The Sumatran tiger is the only remaining tiger sub-species in Indonesia following the extinction of Java and Balinese tigers in the early 20th century, Osmantri, chief coordinator of the WWF-Indonesia`s Tiger Protection Unit, said here on Thursday.
The Sumatran tiger population on Sumatran Island is estimated at 400 heads at present, he said.
Poaching and illegal trade usually involved financially strong and big networks, he said.
"In general, illegal trading in wildlife causes state losses, and it must be dealt with in the same way as illegal logging," he said.
The Indonesian government is one of the 13 tiger range nations which have signed a commitment on the Global Tiger Recovery Program in St. Petersburg, Russia, in November 2010.
The program is aimed among other things to preserve the Sumatran tiger and its habitat, and intensify legal enforcement against poaching and illegal trade in tiger parts.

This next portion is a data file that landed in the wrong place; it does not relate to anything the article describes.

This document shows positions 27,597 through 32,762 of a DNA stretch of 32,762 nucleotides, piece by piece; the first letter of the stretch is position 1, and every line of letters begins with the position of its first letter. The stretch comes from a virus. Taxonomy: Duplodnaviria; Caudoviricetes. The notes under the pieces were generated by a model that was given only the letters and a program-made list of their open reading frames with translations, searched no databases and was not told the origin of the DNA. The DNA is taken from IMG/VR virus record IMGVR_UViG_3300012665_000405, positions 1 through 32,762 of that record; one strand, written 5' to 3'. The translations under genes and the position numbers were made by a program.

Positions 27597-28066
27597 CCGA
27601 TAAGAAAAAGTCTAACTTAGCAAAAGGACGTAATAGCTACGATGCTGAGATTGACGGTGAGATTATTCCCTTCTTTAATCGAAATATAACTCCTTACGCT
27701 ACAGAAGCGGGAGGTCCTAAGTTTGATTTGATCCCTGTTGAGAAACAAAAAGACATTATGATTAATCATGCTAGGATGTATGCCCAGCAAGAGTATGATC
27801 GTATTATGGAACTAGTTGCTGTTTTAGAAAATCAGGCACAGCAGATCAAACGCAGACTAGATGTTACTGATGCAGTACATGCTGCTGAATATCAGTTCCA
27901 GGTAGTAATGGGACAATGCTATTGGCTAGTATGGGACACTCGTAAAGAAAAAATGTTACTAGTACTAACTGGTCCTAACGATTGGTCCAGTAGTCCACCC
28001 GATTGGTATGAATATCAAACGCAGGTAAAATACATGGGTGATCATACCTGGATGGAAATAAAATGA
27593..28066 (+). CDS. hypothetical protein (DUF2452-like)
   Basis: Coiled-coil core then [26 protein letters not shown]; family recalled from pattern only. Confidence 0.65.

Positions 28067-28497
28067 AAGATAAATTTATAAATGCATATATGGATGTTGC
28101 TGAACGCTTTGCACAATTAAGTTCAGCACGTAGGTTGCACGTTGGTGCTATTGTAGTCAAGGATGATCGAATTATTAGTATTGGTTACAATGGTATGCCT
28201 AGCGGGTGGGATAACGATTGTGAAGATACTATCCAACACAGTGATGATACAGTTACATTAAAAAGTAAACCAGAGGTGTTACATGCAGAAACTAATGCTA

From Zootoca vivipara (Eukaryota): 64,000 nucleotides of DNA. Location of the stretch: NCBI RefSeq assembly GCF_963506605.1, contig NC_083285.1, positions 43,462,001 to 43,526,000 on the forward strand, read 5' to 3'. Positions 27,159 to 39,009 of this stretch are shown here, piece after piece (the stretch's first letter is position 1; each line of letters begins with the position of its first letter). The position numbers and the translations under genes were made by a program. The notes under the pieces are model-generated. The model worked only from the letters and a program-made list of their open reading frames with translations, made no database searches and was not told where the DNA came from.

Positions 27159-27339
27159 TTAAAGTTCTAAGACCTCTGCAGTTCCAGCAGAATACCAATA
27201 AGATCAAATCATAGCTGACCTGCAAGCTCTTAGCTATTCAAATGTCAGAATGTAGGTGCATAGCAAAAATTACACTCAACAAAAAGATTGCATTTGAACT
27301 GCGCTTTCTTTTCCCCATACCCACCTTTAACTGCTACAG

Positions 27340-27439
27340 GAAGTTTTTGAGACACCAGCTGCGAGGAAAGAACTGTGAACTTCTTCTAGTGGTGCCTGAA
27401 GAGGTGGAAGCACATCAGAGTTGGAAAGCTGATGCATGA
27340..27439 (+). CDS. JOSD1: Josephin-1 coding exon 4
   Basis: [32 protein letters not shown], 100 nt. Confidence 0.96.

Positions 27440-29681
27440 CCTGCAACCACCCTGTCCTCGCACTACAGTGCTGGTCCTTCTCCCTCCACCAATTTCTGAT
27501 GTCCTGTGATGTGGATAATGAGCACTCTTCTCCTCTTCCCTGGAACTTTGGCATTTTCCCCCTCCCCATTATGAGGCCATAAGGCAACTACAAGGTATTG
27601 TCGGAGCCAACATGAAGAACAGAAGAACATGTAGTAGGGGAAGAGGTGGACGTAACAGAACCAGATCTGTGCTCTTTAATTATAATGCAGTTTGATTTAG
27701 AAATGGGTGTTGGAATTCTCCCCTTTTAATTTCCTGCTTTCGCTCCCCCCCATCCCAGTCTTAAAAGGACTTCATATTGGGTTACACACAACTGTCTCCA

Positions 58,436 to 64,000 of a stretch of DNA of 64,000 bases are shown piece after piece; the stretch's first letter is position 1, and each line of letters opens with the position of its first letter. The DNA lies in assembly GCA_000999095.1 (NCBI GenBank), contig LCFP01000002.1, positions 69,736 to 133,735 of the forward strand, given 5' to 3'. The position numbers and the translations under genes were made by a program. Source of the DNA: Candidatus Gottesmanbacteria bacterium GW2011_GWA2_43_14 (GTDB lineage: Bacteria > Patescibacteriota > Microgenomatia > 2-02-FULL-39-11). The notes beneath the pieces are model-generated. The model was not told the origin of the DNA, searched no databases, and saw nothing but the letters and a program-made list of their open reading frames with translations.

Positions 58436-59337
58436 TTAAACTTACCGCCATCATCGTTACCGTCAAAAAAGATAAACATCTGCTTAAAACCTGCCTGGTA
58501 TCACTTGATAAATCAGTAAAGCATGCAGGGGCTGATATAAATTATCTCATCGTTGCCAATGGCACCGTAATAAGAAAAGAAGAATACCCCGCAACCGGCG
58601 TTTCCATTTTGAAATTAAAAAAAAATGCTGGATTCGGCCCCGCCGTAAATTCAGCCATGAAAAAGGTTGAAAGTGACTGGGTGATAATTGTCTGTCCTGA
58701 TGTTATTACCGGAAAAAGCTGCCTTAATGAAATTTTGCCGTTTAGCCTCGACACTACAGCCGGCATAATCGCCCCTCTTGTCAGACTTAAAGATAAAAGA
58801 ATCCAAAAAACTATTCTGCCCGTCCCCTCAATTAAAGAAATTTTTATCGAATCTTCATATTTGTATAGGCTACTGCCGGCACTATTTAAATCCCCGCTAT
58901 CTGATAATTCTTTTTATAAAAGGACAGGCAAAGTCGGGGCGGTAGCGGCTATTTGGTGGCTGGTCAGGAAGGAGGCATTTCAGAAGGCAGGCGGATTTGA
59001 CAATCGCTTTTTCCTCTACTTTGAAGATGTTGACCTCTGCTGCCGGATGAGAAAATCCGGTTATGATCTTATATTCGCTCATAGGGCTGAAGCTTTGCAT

The Indonesian government has also outlined the Sumatran Tiger Conservation Strategy Plan 2007-2017.
"The international world is watching whether Indonesia will be successful or fail in these efforts and it could affect the country`s image," he said.
WWF-Indonesia also expressed appreciation to the Payakumbuh district court and the Payakumbuh prosecutor`s office for bringing to justice Afandi (49), who is charged will illegal trade in tiger parts.
The Sumatran Tiger (Panthera tigris sumatrae) is recognized as critically endangered by the International Union for Conservation of Nature (IUCN), and its population is decreasing.
Studies conducted in 1994 and 2007 both estimated the total population to be around 400-500 individuals. Habitat loss, fragmentation, and poaching for illegal trade on the island they inhabit (Sumatra) has put this tiger subspecies in some of the worst of circumstances.